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Article
Pacific Salmon, Nutrients, and the Dynamics of Freshwater and Riparian Ecosystems
Ecosystems (2002)
  • James M. Helfield, Western Washington University
  • Robert J. Naiman
  • Robert E. Bilby
  • Daniel E. Schindler
Abstract
Pacific salmon ( Oncorhynchus spp.) accumulate sub­stantial nutrients in their bodies as they grow to adulthood at sea. These nutrients are carried to predominantly oligotrophic lakes and streams, where they are released during and after spawning. Research over more than 3 decades has shown that the annual deposition of salmon-borne marine-derived nutrients (MD-nutrients) is important for the productivity of freshwater communities throughout the Pacific coastal region. However, the pathways and mechanisms for MD-nutrient transfer and ac­cumulation in freshwater and riparian ecosystems remain virtually unexplored, consequently, there are many uncertainties in this area. This article addresses three related topics. First, we summarize recent advances in our understanding of the link­ ages among MD-nutrients, freshwater (including riparian) ecosystems, and community dynamics by addressing the importance of MD-nutrients to lakes and streams and by then reviewing large-scale and long-term processes in the atmosphere and ocean that govern variability in salmon populations. Second, we evaluate the validity of the discoveries and their implications for active ecosystem manage­ment, noting areas where extrapolation from these results still requires great caution. Finally, we out­line five key research issues where additional discoveries could greatly augment our understanding of the processes shaping the structure and dynamics of salmon populations and the characteristics of their freshwater habitat and associated riparian zones. Collectively, the data suggest that the fresh­ water portion of the salmon production system is intimately linked to the ocean. Moreover, for the system to be sustainable, a holistic approach to management will be required . This holistic approach will need to treat climate cycles, salmon, riparian vegetation, predators, and MD-nutrient flowpaths and feedbacks as an integrated system.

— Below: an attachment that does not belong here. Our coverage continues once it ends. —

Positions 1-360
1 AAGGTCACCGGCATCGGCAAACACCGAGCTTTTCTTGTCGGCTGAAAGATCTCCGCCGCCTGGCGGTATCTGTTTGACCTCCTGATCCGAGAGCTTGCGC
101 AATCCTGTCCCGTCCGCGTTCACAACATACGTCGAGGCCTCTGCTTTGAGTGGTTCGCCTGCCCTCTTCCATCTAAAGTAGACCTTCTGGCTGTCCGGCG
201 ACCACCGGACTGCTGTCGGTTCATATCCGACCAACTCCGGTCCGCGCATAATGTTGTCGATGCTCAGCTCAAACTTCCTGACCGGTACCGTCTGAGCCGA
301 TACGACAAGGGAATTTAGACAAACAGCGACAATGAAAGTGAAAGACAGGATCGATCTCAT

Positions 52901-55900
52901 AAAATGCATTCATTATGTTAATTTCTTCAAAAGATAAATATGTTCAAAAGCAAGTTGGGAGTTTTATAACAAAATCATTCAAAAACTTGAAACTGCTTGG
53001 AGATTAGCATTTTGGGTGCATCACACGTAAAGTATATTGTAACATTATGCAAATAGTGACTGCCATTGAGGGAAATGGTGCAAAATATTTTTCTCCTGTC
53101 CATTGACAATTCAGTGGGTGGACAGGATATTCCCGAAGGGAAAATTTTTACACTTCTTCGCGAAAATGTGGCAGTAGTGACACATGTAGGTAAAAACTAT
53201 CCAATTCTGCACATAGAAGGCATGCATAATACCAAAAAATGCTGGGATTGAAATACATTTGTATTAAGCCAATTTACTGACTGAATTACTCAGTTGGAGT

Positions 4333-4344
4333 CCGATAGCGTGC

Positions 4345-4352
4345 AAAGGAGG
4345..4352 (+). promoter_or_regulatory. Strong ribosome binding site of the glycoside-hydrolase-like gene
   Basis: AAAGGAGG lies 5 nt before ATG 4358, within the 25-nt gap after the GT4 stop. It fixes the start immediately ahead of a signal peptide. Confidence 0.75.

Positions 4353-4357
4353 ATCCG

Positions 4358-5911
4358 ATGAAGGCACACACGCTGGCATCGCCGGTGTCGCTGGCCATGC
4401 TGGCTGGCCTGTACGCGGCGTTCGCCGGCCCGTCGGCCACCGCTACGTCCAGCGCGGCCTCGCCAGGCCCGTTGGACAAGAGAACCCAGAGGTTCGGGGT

Keywords
  • Anadromous fishes,
  • Pacific salmon,
  • Oncorhynchus,
  • Marine nutrients,
  • Stable isotopes,
  • Lake,
  • Stream,
  • Riparian ecosystems,
  • Aquatic produc­tivity,
  • Resource management
Publication Date
June, 2002
Publisher Statement
Published by: Springer Stable URL: http://www.jstor.org/stable/3658977
Citation Information
James M. Helfield, Robert J. Naiman, Robert E. Bilby and Daniel E. Schindler. "Pacific Salmon, Nutrients, and the Dynamics of Freshwater and Riparian Ecosystems" Ecosystems Vol. 5 Iss. 4 (2002)
Available at: http://works.bepress.com/helfield_james/9/